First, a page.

Murray Ridge lends hand with Amherst Meals on Wheels

Jason Hawk | Amherst News-Times
Lizbet Negron picks up food at Amherst Manor on North Lake Street and gets ready to deliver.


For Lizbet Negron, carrying hot meals to older residents across Amherst is a fun way to spend time with friends and meet new people.

“I just like seeing a lot of different places,” she said.

But for about 30 shut-ins in the city and surrounding rural areas who need Meals on Wheels, the service is a lifeline.

Every Thursday, a group from the county agency for people with disabilities helps the Amherst Office on Aging deliver food.

Negron, Isaiah Wicks and Chelsie Jenkins volunteered on Feb. 20. All three are consumers at Murray Ridge’s Lorain Opportunity Vocational Center.

“People often think of them as the ones who need help. This gives them a chance to be the helpers, to give back,” said Jill Camp, habilitation manager for Murray Ridge.

“These guys come back with big smiles on their faces. They really love it,” she said.

Murray Ridge celebrated its 50th anniversary three years ago. Instead of throwing a big party, the agency decided to find ways to give back to the community.

Consumers there pick up trash, adopt park paths, volunteer at the Animal Protective League and deliver for Meals on Wheels, Camp said.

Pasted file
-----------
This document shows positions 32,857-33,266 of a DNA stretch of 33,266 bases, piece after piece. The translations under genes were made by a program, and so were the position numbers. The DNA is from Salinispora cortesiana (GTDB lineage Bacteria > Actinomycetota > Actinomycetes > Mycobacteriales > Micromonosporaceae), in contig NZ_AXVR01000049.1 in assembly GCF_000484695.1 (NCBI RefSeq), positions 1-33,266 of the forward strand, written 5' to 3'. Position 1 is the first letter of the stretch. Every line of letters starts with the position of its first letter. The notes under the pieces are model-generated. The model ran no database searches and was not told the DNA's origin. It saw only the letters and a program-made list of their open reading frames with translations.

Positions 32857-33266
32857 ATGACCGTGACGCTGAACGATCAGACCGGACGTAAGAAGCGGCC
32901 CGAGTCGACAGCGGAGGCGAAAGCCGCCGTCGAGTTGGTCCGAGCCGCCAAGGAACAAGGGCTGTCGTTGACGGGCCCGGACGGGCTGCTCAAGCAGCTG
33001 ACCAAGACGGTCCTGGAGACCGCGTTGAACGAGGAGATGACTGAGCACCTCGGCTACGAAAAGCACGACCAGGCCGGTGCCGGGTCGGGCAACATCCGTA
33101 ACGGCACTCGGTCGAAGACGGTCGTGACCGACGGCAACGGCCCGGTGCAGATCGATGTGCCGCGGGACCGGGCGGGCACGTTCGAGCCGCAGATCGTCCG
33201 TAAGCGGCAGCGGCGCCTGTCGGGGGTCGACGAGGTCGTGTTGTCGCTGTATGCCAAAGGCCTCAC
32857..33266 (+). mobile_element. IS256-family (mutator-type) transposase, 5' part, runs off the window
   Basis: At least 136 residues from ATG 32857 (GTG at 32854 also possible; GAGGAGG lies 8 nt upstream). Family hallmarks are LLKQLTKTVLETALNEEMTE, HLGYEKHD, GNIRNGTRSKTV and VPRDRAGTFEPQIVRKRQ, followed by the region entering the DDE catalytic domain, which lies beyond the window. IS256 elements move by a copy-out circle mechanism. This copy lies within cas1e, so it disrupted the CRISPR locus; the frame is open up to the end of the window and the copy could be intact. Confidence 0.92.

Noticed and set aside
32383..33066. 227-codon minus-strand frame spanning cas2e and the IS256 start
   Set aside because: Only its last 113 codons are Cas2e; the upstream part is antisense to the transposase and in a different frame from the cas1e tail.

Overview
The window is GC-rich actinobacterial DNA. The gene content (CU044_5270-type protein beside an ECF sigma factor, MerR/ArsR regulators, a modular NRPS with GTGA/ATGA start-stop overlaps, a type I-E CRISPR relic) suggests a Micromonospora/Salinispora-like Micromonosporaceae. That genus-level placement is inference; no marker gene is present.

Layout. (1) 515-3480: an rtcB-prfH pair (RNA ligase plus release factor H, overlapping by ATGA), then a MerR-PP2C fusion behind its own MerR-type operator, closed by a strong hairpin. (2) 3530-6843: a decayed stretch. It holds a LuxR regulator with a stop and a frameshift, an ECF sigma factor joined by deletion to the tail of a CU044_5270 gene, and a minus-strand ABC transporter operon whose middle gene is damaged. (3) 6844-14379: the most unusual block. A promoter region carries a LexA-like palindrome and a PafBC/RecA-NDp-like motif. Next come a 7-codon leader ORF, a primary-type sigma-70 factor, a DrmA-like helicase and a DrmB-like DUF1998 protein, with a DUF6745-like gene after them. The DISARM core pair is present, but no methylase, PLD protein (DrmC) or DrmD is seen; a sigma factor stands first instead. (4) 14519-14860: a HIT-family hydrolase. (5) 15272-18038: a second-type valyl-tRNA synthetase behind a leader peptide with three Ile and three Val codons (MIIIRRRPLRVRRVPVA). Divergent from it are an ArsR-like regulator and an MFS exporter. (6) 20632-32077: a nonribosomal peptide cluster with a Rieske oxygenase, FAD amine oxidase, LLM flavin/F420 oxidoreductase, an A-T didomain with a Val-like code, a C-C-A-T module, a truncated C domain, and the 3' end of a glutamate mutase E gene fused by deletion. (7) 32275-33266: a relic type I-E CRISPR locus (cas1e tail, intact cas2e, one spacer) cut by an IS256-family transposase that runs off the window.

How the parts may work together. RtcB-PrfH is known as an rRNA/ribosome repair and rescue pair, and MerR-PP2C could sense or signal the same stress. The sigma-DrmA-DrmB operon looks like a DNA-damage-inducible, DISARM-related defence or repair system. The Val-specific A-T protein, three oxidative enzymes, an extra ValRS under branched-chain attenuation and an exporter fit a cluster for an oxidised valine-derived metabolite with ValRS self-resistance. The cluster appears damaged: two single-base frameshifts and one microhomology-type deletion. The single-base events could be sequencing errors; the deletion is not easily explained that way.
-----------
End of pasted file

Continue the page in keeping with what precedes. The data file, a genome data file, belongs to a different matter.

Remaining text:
The Amherst Office on Aging, located on Cleveland Avenue, is a city department.

Director Carrie Adams said about 30 people receive meals each weekday. Volunteers like those from Murray Ridge are appreciated, she said.

“Our clients really get a lot of joy out of visiting with them,” said Adams. “They’re always so helpful and kind.”

Murray Ridge volunteers sort premade food packages at Sprenger Health Care’s Amherst Manor, load coolers, plan the delivery route and make sure food gets to each house.

“They enjoy the interaction with the folks who are getting the meals,” Camp said. “They really get the idea that they’re helping people. They truly enjoy helping others, but they also enjoy working together as a team.”

Adams said there’s always a demand for food. The city is home to many older people with mobility issues.

“It can be a huge burden if you can’t drive or can’t cook for yourself,” she said. “A lot of folks can’t stand long enough to cook.”

A typical meal includes a hot entree such as spaghetti, meatloaf, chicken or stuffed peppers, along with sides such as green beans, mashed potatoes, roll and dessert.

For information on how to sign up to receive meals or volunteer to deliver them, call 440-988-2817.

“It’s really nice because sometimes people don’t see anyone but our delivery drivers,” said Adams. “To know that someone will stop by, check on them and make sure they’re doing OK is nice for them, and nice for their families to know.”